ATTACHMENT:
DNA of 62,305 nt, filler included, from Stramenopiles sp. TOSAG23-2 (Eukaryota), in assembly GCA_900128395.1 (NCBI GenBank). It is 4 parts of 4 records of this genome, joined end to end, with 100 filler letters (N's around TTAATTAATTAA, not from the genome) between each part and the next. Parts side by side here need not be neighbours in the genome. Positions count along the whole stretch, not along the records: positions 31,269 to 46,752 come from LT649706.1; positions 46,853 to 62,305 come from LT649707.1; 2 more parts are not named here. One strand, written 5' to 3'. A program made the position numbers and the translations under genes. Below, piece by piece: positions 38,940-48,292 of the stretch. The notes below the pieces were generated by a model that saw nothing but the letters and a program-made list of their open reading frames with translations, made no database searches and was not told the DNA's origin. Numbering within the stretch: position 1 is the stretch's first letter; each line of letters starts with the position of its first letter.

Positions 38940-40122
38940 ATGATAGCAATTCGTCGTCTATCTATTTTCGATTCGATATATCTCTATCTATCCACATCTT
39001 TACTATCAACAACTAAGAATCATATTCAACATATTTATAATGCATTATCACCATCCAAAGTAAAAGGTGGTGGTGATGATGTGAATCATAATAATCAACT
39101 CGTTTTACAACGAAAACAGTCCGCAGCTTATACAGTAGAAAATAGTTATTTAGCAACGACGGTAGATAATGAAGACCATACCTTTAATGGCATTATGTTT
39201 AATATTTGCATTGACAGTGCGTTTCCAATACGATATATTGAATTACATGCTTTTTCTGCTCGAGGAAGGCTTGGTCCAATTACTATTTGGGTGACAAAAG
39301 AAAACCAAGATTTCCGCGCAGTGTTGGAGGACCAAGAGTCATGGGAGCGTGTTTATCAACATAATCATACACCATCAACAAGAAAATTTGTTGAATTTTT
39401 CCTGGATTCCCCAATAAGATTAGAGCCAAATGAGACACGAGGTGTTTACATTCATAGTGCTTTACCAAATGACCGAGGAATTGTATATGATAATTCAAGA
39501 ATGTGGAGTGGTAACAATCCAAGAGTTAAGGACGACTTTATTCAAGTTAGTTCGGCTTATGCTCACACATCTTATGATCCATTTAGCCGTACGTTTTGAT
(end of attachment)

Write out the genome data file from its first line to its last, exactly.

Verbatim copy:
DNA of 62,305 nt, filler included, from Stramenopiles sp. TOSAG23-2 (Eukaryota), in assembly GCA_900128395.1 (NCBI GenBank). It is 4 parts of 4 records of this genome, joined end to end, with 100 filler letters (N's around TTAATTAATTAA, not from the genome) between each part and the next. Parts side by side here need not be neighbours in the genome. Positions count along the whole stretch, not along the records: positions 31,269 to 46,752 come from LT649706.1; positions 46,853 to 62,305 come from LT649707.1; 2 more parts are not named here. One strand, written 5' to 3'. A program made the position numbers and the translations under genes. Below, piece by piece: positions 38,940-48,292 of the stretch. The notes below the pieces were generated by a model that saw nothing but the letters and a program-made list of their open reading frames with translations, made no database searches and was not told the DNA's origin. Numbering within the stretch: position 1 is the stretch's first letter; each line of letters starts with the position of its first letter.

Positions 38940-40122
38940 ATGATAGCAATTCGTCGTCTATCTATTTTCGATTCGATATATCTCTATCTATCCACATCTT
39001 TACTATCAACAACTAAGAATCATATTCAACATATTTATAATGCATTATCACCATCCAAAGTAAAAGGTGGTGGTGATGATGTGAATCATAATAATCAACT
39101 CGTTTTACAACGAAAACAGTCCGCAGCTTATACAGTAGAAAATAGTTATTTAGCAACGACGGTAGATAATGAAGACCATACCTTTAATGGCATTATGTTT
39201 AATATTTGCATTGACAGTGCGTTTCCAATACGATATATTGAATTACATGCTTTTTCTGCTCGAGGAAGGCTTGGTCCAATTACTATTTGGGTGACAAAAG
39301 AAAACCAAGATTTCCGCGCAGTGTTGGAGGACCAAGAGTCATGGGAGCGTGTTTATCAACATAATCATACACCATCAACAAGAAAATTTGTTGAATTTTT
39401 CCTGGATTCCCCAATAAGATTAGAGCCAAATGAGACACGAGGTGTTTACATTCATAGTGCTTTACCAAATGACCGAGGAATTGTATATGATAATTCAAGA
39501 ATGTGGAGTGGTAACAATCCAAGAGTTAAGGACGACTTTATTCAAGTTAGTTCGGCTTATGCTCACACATCTTATGATCCATTTAGCCGTACGTTTTGAT